Courtesy of Sun Star Newspaper (http://www.sunstar.com.ph/)
Wednesday, October 15, 2008 issue
by Mike T. Limpag, Columnist - Fair Play
BY ALL accounts, it was a punch that would make Freddie Roach proud—the taller and older guy connecting to the face of the smaller and younger foe.
But it wasn’t boxing. It was the University of the Visayas football team captain against a UC striker in Cesafi football.
I got to the venue at halftime and was surprised to learn the captain, who I thought was one of the level-headed players in Cebu, to have done it.
“Gisapot naman kay sige sad bagulbul sa iyang mga kauban nga way klaro,” one official told me.
The captain was never punished for that punch because all four match officials never saw it. The play was on the other side of the field, while the incident was on the opposite end. And in football, if the officials don’t see it. It never happened.
It’s not fair, yes, but with 22 men and a field more than four times the area of a basketball court, lots of things never happen in a football game. That’s why it was the fifth official (a Fifa novelty and Cesafi doesn’t have that) and not the referee, two linesmen and fourth official, who saw Zinedine Zidane’s head butt on Materazzi during the World Cup Finals. (Hmmm, was the UC striker doing a Materazzi?)
I looked over the UC bench and saw the poor striker (gisiguro man gyud ang tisoy, tisoy nila, one official said) icing his face. For a punch that never happened, it sure hurt a lot. I asked the officials whether they will file a report but they said, “Unsaon man, wa man mi kita.”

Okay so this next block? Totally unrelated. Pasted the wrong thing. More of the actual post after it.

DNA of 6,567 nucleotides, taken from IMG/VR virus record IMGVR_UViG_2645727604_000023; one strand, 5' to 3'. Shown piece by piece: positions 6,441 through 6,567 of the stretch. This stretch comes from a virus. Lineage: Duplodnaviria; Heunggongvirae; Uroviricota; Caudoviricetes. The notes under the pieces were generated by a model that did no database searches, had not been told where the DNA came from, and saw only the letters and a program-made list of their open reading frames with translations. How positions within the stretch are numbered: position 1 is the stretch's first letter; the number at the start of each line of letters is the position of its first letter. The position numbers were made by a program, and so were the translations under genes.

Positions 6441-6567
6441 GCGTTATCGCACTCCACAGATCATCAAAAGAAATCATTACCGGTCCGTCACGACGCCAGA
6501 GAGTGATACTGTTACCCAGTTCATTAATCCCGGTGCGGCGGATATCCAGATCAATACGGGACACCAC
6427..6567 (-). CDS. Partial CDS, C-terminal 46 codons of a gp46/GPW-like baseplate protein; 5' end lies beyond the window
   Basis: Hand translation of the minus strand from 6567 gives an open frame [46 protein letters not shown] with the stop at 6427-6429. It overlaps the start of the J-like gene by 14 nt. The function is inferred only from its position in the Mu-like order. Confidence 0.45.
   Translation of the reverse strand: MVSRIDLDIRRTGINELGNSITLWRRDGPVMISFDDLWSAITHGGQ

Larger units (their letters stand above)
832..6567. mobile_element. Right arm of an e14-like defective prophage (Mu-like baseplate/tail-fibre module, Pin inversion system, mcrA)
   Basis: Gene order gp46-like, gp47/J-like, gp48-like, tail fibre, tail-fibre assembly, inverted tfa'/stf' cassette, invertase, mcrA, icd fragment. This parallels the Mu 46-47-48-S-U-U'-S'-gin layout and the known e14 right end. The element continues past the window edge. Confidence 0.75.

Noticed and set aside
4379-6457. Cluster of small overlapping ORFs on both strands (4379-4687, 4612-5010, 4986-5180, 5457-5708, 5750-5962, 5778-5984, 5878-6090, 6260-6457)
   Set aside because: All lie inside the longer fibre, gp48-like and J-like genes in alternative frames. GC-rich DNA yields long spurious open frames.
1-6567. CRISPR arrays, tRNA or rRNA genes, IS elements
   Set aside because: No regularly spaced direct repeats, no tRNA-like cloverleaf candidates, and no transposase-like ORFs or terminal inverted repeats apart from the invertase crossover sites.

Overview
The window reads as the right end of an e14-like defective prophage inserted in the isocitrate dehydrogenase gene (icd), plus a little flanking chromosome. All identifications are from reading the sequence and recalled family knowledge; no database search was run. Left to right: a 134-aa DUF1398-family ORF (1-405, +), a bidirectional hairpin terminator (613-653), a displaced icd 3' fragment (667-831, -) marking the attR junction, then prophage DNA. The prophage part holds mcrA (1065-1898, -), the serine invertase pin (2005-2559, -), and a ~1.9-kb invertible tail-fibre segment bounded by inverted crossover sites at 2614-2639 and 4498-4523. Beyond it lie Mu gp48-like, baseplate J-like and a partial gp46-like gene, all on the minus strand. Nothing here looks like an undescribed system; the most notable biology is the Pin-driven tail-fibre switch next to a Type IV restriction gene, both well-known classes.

UV got a lucky break I thought. Had the officials seen it, it would have been such an embarrassing incident for a team to have its captain, the most experienced player in the field at 24, ejected for unsportsmanlike conduct.
But later, I thought, the football gods must have been watching as an elementary mistake by the captain led to a UC goal. Though UV did manage to salvage a draw, thanks to the captain (hmm, football gods must’ve been drunk that day), the game showed how far the 2005 champions have fallen.
On the other hand, the punch wasn’t the only one that didn’t happen last Saturday, there was also an invisible game winner for Abellana National School/Pomeroy against Sacred Heart School-Jesuit in the Aboitiz 12-Under Cup. This one, it should have happened.
At 2-2, Pomeroy, according to the coach, scored the game winner, at least that’s what they thought. But to their surprise, it wasn’t counted. There was no offside, no foul, the coach claimed, the ref just said “Play on!”
Since coaches tend to be biased, I asked another source whether it really was a goal. The reply was, “Goal, pero di makita sa center referee. Ang linesman nga bag-o, wa kakita mao wa ka decide. Center ref decided no goal and changed it to goal. Coaches on both sides threatened to walkout whatever the ref decides that’s why gitabla na lang. (It’s an) officiating problem.”
Yes it is, but these two incidents also remind me of a video in Youtube. It’s about fair play and honesty. It shows how a team let the other side score to correct an error. That play was beyond the call of the officials, but they did it because they were honest enough to admit they were wrong and it was a goal they didn’t deserve. You don’t believe me? Go to youtube and search Fair Play and go to the top hit.
WHAT’S HAPPENING. The punch may not have happened but what is definitely happening is a welcome change for Cesafi. National championships, the SEA Games, and even the Asean Championships don’t provide stats for football games, but Cesafi does. No other tournament in Cebu post results on a website (check pabolfc.com) and offers fan interaction, Cesafi does. Had Cesafi basketball made one, it would have been a helluva hit. Aboitiz has the Aboitizfootballcup.com, but schedules there aren’t updated.